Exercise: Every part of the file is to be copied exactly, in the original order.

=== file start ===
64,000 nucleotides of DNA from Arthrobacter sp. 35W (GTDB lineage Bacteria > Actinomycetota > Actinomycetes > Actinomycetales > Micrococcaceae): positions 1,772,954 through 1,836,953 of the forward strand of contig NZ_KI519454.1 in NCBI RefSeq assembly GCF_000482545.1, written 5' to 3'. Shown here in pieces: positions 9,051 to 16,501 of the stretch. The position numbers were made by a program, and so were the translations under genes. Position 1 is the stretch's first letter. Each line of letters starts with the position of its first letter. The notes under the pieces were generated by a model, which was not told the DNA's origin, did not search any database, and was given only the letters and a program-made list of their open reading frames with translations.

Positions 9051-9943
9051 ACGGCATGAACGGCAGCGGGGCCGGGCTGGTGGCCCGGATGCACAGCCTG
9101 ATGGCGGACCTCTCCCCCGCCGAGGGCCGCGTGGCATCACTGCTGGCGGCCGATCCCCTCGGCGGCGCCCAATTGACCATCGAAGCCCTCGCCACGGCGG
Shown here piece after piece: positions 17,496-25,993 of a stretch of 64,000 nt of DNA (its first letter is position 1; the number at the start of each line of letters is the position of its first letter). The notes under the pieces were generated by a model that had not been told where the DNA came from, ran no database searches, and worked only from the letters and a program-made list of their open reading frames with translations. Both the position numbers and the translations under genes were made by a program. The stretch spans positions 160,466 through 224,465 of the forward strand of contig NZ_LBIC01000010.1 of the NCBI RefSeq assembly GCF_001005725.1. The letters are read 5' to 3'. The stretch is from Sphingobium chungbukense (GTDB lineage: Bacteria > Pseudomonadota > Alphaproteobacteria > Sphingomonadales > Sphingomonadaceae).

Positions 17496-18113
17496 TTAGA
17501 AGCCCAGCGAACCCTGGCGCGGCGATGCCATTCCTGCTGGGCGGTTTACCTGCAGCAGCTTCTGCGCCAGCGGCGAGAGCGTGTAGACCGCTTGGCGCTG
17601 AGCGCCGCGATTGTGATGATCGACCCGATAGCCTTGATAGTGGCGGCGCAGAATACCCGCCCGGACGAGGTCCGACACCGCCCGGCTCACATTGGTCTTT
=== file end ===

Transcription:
64,000 nucleotides of DNA from Arthrobacter sp. 35W (GTDB lineage Bacteria > Actinomycetota > Actinomycetes > Actinomycetales > Micrococcaceae): positions 1,772,954 through 1,836,953 of the forward strand of contig NZ_KI519454.1 in NCBI RefSeq assembly GCF_000482545.1, written 5' to 3'. Shown here in pieces: positions 9,051 to 16,501 of the stretch. The position numbers were made by a program, and so were the translations under genes. Position 1 is the stretch's first letter. Each line of letters starts with the position of its first letter. The notes under the pieces were generated by a model, which was not told the DNA's origin, did not search any database, and was given only the letters and a program-made list of their open reading frames with translations.

Positions 9051-9943
9051 ACGGCATGAACGGCAGCGGGGCCGGGCTGGTGGCCCGGATGCACAGCCTG
9101 ATGGCGGACCTCTCCCCCGCCGAGGGCCGCGTGGCATCACTGCTGGCGGCCGATCCCCTCGGCGGCGCCCAATTGACCATCGAAGCCCTCGCCACGGCGG
Shown here piece after piece: positions 17,496-25,993 of a stretch of 64,000 nt of DNA (its first letter is position 1; the number at the start of each line of letters is the position of its first letter). The notes under the pieces were generated by a model that had not been told where the DNA came from, ran no database searches, and worked only from the letters and a program-made list of their open reading frames with translations. Both the position numbers and the translations under genes were made by a program. The stretch spans positions 160,466 through 224,465 of the forward strand of contig NZ_LBIC01000010.1 of the NCBI RefSeq assembly GCF_001005725.1. The letters are read 5' to 3'. The stretch is from Sphingobium chungbukense (GTDB lineage: Bacteria > Pseudomonadota > Alphaproteobacteria > Sphingomonadales > Sphingomonadaceae).

Positions 17496-18113
17496 TTAGA
17501 AGCCCAGCGAACCCTGGCGCGGCGATGCCATTCCTGCTGGGCGGTTTACCTGCAGCAGCTTCTGCGCCAGCGGCGAGAGCGTGTAGACCGCTTGGCGCTG
17601 AGCGCCGCGATTGTGATGATCGACCCGATAGCCTTGATAGTGGCGGCGCAGAATACCCGCCCGGACGAGGTCCGACACCGCCCGGCTCACATTGGTCTTT